Only Easter Sunday brings more people onto the streets of Milan than the city’s famous Design Week, the Fuorisalone. Over seven days every designer worth their salt vies to showcase the wackiest designs and most glamorous products – but never before has the festival seen a plant orchestra. Forget hollowed-out carrots or gourd drums, this is hi-tech stuff.
Scientists and sound-designers at STIGA, one of the world’s leading manufacturers of garden machinery and equipment, attached electrodes to plant leaves which sensed the amount of water coursing through each stem. Visitors to the MyPatchofGreen exhibit placed their hands on electronic pads that interpreted the leaves’ moisture levels as sounds, creating ‘voices’ for each individual plant.
There is method to such Spring madness. By electronically monitoring the levels of water in each plant – in this case all from the Lombardy region of Italy – it becomes easier understand how plants work. The sounds created by a stressed plant, for example, are different to the ‘song’ made by one that is well-hydrated; woody varieties such as sage and lavender create deeper sounds than ivies and the fleshier herbs.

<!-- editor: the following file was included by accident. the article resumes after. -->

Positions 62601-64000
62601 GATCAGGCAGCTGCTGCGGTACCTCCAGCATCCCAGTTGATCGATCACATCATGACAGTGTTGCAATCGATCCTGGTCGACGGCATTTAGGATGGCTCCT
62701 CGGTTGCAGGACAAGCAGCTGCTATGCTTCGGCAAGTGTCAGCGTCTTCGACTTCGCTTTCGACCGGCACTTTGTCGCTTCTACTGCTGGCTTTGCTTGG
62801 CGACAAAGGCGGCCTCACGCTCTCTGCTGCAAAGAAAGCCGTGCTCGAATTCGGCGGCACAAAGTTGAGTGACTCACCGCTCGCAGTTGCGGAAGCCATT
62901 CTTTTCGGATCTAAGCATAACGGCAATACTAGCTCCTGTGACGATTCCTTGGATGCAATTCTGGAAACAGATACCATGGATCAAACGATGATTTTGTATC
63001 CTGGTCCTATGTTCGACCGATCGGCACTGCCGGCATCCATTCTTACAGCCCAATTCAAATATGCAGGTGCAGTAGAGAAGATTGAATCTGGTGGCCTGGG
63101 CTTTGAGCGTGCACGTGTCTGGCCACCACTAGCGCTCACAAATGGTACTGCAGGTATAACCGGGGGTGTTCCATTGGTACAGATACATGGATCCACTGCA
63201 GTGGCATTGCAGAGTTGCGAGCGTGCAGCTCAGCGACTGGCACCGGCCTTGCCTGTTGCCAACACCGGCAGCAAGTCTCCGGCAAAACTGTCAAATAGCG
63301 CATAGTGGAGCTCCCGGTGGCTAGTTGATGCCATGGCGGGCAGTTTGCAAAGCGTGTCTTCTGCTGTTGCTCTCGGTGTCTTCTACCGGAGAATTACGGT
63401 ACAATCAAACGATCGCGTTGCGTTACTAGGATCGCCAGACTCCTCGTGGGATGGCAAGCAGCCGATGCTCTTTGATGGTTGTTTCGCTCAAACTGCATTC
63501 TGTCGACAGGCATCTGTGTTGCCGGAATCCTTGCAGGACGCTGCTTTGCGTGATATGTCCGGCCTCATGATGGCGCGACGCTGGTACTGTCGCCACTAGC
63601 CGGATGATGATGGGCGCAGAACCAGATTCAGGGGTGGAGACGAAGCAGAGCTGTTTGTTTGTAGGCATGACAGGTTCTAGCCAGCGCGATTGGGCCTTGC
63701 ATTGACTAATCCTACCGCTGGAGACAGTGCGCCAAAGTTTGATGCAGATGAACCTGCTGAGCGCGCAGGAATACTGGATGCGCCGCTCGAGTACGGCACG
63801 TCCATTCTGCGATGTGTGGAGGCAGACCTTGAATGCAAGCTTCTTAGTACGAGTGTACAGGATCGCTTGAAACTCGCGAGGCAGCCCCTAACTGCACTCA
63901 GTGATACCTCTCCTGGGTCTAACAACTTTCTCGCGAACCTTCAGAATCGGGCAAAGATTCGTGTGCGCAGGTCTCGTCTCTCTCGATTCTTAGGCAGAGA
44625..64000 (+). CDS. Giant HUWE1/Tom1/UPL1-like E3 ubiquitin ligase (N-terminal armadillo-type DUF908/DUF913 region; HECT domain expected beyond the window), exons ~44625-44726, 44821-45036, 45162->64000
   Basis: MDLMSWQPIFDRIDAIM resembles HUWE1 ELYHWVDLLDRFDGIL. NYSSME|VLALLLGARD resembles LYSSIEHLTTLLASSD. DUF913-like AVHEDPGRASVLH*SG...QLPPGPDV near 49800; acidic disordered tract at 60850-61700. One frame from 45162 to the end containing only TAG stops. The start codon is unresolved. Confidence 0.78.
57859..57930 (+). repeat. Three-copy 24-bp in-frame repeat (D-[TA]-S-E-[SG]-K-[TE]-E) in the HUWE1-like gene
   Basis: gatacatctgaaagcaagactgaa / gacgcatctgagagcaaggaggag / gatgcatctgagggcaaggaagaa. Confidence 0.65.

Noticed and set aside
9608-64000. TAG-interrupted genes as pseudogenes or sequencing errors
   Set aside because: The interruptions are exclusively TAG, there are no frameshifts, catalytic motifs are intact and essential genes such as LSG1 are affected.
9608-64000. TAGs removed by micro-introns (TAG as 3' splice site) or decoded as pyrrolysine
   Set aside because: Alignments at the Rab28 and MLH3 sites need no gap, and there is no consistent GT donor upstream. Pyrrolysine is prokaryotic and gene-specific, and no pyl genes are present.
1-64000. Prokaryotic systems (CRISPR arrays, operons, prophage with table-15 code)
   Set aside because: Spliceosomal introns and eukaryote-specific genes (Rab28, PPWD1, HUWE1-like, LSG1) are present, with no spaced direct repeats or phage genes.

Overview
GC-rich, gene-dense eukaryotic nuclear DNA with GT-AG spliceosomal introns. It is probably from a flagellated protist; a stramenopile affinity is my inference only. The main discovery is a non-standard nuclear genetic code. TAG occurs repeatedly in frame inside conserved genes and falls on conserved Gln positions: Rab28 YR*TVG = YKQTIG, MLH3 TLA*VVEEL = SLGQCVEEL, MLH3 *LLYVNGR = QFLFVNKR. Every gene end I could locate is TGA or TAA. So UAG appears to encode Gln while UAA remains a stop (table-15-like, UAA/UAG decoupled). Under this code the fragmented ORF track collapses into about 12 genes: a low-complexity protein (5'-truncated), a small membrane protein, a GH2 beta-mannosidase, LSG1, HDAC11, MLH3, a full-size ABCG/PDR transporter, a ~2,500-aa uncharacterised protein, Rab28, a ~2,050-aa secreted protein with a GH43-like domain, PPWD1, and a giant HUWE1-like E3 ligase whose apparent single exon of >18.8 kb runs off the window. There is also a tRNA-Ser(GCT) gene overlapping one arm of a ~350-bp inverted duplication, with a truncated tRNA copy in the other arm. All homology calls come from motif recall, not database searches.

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The highlight of the event was a ‘concert’ of plants as a demonstration of how the future might look. While the ‘voices’ created for the concert were electronic and contemporary, there is, potentially, no limit to the music a plant orchestra could make. Perhaps a STIGA Plant Prom should be next on the cards…
STOP PRESS: Click the link here – to hear the ‘plant-based’ album, now available on all streaming platforms (Amazon Music, Spotify and of course, Apple Music!).
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